Bryana Bibbs, Alone Against It All (close up of work in progress), 2022. Needle felting, handwoven hand-spun wool, alpaca fleece, angelina fiber, and recycled sari silk. 66 x 66 in. (167.6 x 167.6 cm). Photograph by Rebecca Sun ’25.

5. I read about the We Were Never Alone Project – arising out of your own experience with domestic violence and the increased rates during COVID isolation, this project must have had a major impact for those participating and yourself. If you are willing to share, what are some of the outcomes and future goals of this project for you (and perhaps the others who have participated)?

The We Were Never Alone Project came about during a time when I realized that other people were going through the same thing I was going through. And although it took some time for me to get to the point of realizing that, I really wanted to create a space for people to come together to have discussions, make art, and hopefully assist with their healing process.

Lately, I’ve had to take a step back from it due to other things happening in my life currently. But there’s not a day I don’t think about it. And what’s most important for me with the project is not only creating a community of people to come together, but making sure that the spaces in which these workshops are held are in spaces that welcome these kinds of discussions. I want people to feel comfortable. The overall outcome of the workshops has mostly been people realizing we were never alone despite how different everyone’s backgrounds are. Some people have even started creating art again because of these workshops. I am always amazed and grateful for the people that come and trust in me and my process of creating these workshops.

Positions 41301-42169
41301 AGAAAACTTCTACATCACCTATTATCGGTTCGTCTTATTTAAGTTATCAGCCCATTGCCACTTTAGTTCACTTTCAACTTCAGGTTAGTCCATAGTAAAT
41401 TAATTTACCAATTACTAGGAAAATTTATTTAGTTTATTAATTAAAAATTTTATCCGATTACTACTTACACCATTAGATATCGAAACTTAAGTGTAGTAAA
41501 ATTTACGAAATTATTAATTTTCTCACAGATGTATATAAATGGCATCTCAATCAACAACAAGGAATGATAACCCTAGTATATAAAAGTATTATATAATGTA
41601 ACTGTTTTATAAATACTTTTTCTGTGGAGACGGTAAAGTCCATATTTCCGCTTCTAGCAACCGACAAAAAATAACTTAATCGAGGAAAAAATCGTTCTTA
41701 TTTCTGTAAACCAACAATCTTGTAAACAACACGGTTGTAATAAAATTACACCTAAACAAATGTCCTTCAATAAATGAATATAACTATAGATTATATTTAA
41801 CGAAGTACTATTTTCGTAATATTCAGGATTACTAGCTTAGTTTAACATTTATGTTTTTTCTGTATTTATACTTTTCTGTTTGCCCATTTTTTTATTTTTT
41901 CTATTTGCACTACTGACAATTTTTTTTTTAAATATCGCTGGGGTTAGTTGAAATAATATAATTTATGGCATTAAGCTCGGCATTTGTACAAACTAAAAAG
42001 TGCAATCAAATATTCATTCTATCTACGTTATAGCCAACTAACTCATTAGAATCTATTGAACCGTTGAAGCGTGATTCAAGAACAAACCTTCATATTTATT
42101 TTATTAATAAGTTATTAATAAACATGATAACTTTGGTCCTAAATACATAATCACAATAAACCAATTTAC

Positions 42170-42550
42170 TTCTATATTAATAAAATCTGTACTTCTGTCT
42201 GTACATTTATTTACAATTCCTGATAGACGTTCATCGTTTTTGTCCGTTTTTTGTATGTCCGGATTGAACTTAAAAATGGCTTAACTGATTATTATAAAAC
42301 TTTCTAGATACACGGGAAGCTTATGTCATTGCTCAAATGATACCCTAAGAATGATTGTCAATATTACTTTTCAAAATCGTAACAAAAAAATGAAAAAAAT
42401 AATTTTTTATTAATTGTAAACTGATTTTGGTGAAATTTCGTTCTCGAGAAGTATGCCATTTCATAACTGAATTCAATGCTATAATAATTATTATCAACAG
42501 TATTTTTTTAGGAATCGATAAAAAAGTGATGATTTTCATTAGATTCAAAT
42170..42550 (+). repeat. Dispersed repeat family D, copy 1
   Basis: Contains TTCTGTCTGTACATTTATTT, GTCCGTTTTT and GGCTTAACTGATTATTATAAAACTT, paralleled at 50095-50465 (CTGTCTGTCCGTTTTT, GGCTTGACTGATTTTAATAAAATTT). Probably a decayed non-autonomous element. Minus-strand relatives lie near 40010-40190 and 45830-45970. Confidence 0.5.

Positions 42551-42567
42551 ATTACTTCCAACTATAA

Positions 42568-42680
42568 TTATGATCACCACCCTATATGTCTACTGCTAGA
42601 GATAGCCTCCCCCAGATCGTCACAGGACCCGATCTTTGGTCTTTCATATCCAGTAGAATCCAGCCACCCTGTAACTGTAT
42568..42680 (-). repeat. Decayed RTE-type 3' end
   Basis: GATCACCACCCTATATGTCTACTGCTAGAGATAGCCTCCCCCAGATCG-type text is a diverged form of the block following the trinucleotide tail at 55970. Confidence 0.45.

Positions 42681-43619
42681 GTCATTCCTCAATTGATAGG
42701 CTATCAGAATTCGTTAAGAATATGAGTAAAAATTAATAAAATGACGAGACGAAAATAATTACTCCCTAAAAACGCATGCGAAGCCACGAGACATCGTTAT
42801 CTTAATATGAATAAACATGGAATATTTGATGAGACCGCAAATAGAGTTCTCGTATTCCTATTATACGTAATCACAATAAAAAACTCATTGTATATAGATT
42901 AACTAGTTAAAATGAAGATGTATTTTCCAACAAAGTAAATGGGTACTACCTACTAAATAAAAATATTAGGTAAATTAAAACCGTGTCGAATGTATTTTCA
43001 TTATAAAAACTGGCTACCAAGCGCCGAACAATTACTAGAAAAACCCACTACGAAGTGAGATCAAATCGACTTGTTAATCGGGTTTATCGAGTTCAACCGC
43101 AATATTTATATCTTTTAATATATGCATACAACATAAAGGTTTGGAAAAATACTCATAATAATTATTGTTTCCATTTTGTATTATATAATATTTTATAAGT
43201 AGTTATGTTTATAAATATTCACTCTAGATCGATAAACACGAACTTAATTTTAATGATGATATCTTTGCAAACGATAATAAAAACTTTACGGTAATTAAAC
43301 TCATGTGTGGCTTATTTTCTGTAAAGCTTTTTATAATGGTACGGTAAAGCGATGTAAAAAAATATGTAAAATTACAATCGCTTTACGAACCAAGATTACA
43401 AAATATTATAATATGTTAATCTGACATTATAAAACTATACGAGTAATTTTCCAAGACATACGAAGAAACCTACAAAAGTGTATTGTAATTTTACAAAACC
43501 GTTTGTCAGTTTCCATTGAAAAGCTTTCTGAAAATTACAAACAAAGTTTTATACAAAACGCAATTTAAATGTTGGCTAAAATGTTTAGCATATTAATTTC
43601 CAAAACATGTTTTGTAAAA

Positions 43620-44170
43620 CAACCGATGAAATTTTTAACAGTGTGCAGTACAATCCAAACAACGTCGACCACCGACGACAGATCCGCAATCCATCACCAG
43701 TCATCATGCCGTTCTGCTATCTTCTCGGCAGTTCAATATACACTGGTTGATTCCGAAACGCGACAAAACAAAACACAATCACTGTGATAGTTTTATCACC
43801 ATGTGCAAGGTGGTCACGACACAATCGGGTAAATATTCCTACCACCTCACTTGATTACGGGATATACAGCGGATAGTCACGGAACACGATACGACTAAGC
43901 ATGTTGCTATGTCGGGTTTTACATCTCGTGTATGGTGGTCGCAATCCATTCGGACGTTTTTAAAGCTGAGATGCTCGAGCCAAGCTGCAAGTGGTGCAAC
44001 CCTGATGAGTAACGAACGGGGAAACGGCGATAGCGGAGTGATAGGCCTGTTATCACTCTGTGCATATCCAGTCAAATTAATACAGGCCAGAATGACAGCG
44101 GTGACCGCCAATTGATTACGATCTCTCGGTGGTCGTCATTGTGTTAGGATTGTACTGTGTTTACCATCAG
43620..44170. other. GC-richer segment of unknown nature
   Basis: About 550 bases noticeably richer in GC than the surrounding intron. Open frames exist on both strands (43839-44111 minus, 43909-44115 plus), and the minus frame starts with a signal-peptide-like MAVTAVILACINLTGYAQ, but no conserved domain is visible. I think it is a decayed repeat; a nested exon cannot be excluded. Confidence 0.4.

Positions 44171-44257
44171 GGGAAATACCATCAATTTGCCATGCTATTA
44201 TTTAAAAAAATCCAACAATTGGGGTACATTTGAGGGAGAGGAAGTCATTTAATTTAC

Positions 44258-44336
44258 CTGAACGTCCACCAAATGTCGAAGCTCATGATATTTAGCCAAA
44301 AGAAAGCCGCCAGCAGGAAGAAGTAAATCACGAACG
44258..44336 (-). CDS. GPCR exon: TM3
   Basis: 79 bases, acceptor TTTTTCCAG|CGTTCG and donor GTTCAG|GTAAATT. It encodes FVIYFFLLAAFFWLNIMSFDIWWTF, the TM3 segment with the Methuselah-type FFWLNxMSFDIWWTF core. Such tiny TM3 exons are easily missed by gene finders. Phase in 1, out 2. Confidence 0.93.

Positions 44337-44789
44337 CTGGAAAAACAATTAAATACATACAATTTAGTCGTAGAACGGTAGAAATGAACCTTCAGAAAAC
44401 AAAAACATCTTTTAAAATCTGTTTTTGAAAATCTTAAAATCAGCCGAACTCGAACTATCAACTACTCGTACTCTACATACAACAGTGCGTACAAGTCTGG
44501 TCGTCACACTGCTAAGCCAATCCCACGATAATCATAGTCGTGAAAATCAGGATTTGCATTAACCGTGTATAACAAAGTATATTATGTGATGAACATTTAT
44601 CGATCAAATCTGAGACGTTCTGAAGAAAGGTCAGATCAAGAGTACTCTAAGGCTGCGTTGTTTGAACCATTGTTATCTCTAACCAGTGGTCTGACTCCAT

6. Considering the influence of your work, the We Were Never Alone Project, and the role of journaling in your practice, I get the impression that your art functions as an outlet – a means of creating and healing. How would you describe the intention of your work?

My practice is an outlet and a way to get out everything that I’m feeling in that moment. Although a lot of my larger work is conceptual, my smaller works are much more intuitive which I think is a great balance for me for have both. For those that view my work, I always want them to have their own experience and relationship with the work, even if they understand my personal experiences or not. I’ve gone through way too many rules in my life, and my arts practice is the only time I can throw all of that away.

Bryana Bibbs, Alone Against It All, 2022. Needle felting, handwoven hand-spun wool, alpaca fleece, angelina fiber, and recycled sari silk. 66 x 66 in. (167.6 x 167.6 cm). Courtesy of the Artist.

Bryana Bibbs is a Chicago-based textile artist, painter, and art educator who earned her Bachelor of Fine Arts with an emphasis in Fiber and Material Studies at The School of the Art Institute of Chicago. Her work comes from her struggles with depression, anxiety, relationships, self-validation, and how to deal with everyday occurrences. She is the founder of The We Were Never Alone Project – A Weaving Workshop for Victims and Survivors of Domestic Violence, a 2021–2022 Chicago Artist Coalition HATCH Residency Artist, and serves on the Surface Design Association’s Education Committee. Bibbs’ work has been on view at The Evanston Art Center (Evanston, Illinois), ARC Gallery (Chicago, Illinois), The Bridgeport Art Center (Chicago, Illinois), The Wayback (Chicago, Illinois), Room482 (Brooklyn, New York), Chicago Artists Coalition (Chicago, Illinois), and The Museum of Science and Industry (Chicago, Illinois).